Black Lives Matter: Legendary Black Musicians Who Helped Shape Rock ‘n’ Roll History

In the wake of the protests in the US and political unrest the world over, we at Bring the Noise UK wanted to shine a spotlight on some of the best Black musicians in music. We are going to do this in a series of articles, this first one being about legends throughout history. This article goes through music history, starting in the 1930s, and names some of the most influential and important Black artists to whom we owe so much. Watch out for part two, coming soon!

Robert Johnson

More myth than material, this legend is widely credited for the popularisation of the blues with his landmark recordings in 1936 and 1937, which only led to success after his death. Tragically lost aged 27, the myth that Johnson sold his soul to the devil at a crossroads, for the ability to play guitar and become a blues legend, has now passed into the mythological tapestry of music folklore. The exact location of his gravesite is unknown, and little is known about his life and his creative process other than these two recording sessions, which nevertheless changed the musical landscape forever.

Sister Rosetta Tharpe

If you like rock music, you owe this woman your music taste. She was originally a gospel singer, but one who made it to number two on the “race records” charts. She was a pioneer in guitar techniques, often found competing in (and winning) guitar battles at the Apollo. The incorporation of swing rhythms in her music was a precursor to rock ‘n’ roll, and therefore everything we put on our site today has this woman to thank! Johnny Cash, Elvis, Chuck Berry and Little Richard all count this woman amongst their influences. If you want to find out more, there was a documentary which aired on the BBC in 2011 all about this incredibly influential woman!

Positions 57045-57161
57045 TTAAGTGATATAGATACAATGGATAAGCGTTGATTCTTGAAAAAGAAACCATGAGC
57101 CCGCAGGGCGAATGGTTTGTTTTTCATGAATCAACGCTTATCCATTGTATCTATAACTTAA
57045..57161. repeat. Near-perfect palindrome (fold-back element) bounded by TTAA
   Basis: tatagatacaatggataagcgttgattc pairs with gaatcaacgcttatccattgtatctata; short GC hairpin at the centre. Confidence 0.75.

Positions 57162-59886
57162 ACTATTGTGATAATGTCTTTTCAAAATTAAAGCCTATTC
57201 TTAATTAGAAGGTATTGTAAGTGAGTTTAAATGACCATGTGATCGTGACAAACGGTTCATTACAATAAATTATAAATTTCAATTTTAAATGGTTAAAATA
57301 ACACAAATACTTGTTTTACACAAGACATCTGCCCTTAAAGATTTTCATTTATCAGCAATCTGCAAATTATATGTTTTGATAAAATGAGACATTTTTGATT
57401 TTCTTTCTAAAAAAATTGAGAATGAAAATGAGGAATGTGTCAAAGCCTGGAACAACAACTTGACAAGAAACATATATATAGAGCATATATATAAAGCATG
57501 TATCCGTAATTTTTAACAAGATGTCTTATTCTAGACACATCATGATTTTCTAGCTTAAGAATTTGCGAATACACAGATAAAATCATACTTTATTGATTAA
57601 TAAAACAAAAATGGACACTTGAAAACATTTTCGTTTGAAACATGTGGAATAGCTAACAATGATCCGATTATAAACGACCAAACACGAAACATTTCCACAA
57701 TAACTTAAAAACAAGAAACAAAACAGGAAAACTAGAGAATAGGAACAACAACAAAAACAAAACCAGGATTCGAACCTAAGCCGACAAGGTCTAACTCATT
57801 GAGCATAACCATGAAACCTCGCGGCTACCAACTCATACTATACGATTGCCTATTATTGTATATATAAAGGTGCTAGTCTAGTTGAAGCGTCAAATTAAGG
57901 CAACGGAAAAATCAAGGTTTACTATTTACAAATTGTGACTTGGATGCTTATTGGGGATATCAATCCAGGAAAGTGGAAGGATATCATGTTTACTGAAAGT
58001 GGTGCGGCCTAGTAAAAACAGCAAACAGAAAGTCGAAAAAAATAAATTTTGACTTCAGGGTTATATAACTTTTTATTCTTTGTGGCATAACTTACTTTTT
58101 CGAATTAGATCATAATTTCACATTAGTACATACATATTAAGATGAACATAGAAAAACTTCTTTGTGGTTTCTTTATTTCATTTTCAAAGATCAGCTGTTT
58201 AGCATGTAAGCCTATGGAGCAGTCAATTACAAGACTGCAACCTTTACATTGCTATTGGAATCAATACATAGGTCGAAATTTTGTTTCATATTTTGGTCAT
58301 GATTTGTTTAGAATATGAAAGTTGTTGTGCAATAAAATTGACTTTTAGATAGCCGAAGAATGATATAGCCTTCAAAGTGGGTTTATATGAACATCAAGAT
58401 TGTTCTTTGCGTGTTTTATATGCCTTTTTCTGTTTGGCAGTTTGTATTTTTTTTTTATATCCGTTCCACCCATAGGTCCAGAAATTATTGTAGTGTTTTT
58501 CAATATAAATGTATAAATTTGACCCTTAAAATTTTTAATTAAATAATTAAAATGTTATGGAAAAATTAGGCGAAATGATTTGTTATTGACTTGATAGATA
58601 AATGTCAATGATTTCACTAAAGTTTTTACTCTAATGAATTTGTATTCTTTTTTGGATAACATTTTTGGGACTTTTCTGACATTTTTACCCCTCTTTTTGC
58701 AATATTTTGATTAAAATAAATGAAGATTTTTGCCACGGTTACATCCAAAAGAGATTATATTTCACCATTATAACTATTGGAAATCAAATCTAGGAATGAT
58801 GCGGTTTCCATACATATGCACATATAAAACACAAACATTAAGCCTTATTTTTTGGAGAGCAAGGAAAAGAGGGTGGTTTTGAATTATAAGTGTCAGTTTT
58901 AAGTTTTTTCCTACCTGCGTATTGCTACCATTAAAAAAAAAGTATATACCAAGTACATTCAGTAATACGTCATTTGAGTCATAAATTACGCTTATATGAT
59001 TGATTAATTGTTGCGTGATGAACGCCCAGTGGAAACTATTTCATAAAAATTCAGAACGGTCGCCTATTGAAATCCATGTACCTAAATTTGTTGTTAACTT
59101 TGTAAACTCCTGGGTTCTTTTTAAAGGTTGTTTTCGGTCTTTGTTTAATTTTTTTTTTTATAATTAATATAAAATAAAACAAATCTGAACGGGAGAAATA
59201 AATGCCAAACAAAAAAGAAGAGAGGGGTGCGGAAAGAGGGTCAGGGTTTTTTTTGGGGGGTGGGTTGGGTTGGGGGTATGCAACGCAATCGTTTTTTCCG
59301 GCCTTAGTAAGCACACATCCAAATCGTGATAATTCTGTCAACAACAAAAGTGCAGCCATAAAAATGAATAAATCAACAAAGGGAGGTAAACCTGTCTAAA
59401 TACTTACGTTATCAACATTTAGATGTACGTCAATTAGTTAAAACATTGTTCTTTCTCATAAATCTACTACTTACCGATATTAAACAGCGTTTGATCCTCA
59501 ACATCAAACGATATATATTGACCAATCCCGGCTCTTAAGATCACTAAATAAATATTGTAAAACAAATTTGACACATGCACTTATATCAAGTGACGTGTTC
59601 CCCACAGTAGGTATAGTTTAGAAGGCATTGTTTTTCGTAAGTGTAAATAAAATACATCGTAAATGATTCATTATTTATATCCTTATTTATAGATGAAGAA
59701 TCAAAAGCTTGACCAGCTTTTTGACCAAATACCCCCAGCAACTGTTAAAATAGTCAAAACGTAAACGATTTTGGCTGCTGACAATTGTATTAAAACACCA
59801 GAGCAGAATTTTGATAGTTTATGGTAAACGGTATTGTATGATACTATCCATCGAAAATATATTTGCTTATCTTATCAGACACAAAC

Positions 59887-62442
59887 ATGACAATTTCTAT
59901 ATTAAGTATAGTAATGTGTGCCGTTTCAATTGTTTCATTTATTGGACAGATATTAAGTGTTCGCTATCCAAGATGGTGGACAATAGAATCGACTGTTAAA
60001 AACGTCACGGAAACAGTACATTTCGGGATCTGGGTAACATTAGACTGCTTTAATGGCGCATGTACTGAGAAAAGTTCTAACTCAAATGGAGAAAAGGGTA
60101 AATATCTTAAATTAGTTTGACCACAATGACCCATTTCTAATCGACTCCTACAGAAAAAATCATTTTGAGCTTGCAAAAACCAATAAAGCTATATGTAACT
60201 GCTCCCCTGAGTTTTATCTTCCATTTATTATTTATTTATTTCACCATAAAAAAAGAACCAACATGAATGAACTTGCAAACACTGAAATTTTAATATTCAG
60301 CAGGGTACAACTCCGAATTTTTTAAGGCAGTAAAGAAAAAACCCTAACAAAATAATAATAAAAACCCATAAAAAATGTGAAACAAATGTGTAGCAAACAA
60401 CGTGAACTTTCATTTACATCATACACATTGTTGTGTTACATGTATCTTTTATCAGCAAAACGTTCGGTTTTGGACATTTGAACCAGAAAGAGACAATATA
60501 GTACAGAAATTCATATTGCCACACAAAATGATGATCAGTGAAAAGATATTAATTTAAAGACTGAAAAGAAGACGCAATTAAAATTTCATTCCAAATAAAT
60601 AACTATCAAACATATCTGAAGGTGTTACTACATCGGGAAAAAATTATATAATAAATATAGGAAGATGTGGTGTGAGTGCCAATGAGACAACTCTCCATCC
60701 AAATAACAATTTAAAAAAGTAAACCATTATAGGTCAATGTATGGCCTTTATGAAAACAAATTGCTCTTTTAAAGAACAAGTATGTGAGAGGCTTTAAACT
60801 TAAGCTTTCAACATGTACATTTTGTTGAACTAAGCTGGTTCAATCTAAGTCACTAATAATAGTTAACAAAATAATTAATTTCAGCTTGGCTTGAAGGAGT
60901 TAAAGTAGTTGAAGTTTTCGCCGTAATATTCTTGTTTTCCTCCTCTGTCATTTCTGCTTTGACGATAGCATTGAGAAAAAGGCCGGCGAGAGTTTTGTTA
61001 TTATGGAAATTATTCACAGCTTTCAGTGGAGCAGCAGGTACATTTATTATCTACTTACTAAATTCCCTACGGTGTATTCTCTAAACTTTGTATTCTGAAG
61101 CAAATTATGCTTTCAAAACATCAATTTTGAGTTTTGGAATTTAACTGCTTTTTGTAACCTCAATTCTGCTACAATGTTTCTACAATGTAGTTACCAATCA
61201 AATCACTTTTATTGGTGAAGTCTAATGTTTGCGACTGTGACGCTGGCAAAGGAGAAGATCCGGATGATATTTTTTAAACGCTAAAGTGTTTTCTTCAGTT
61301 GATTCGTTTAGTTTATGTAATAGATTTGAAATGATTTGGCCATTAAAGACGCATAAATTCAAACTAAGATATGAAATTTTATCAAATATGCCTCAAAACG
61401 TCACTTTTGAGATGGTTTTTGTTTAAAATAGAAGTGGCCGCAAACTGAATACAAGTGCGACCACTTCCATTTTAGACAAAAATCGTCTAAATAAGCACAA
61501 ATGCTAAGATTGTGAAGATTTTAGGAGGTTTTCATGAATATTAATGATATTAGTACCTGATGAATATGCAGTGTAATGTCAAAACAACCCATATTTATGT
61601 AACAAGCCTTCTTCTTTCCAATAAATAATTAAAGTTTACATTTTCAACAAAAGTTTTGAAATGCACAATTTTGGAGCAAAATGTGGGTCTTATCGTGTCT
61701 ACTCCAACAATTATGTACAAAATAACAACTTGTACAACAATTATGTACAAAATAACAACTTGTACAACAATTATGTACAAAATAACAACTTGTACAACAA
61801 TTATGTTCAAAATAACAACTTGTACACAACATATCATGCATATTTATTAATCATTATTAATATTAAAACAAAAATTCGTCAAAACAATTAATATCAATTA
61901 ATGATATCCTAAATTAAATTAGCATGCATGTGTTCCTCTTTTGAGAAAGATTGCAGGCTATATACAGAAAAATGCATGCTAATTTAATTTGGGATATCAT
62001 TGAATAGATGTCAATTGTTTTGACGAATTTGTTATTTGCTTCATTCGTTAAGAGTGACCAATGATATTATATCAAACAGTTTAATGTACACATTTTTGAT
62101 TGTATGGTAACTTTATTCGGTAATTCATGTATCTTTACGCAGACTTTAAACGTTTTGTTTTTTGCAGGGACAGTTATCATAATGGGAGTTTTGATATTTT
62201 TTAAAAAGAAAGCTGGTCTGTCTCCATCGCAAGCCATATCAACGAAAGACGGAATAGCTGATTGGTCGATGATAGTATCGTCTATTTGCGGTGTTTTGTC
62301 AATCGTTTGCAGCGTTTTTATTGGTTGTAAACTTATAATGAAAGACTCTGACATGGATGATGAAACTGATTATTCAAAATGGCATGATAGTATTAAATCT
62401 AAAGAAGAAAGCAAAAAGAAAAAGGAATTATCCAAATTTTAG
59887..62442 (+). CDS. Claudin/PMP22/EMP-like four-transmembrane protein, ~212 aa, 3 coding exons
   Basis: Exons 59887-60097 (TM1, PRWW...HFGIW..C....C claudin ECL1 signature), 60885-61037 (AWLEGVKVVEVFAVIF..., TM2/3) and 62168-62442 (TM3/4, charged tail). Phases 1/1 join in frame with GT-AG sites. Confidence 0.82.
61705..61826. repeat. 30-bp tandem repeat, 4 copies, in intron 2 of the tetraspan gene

Little Richard

Another Black artist who helped carve out the genre of rock ‘n’ roll which we know and love today, Little Richard was known for his showmanship and piano-led songs which laid the foundations for other genres such as soul and funk as well. He was mostly active in the 50s, and his live performances also led to a lot of the integration between Black and white audiences who both came to enjoy his energetic and exciting new sound.

Chuck Berry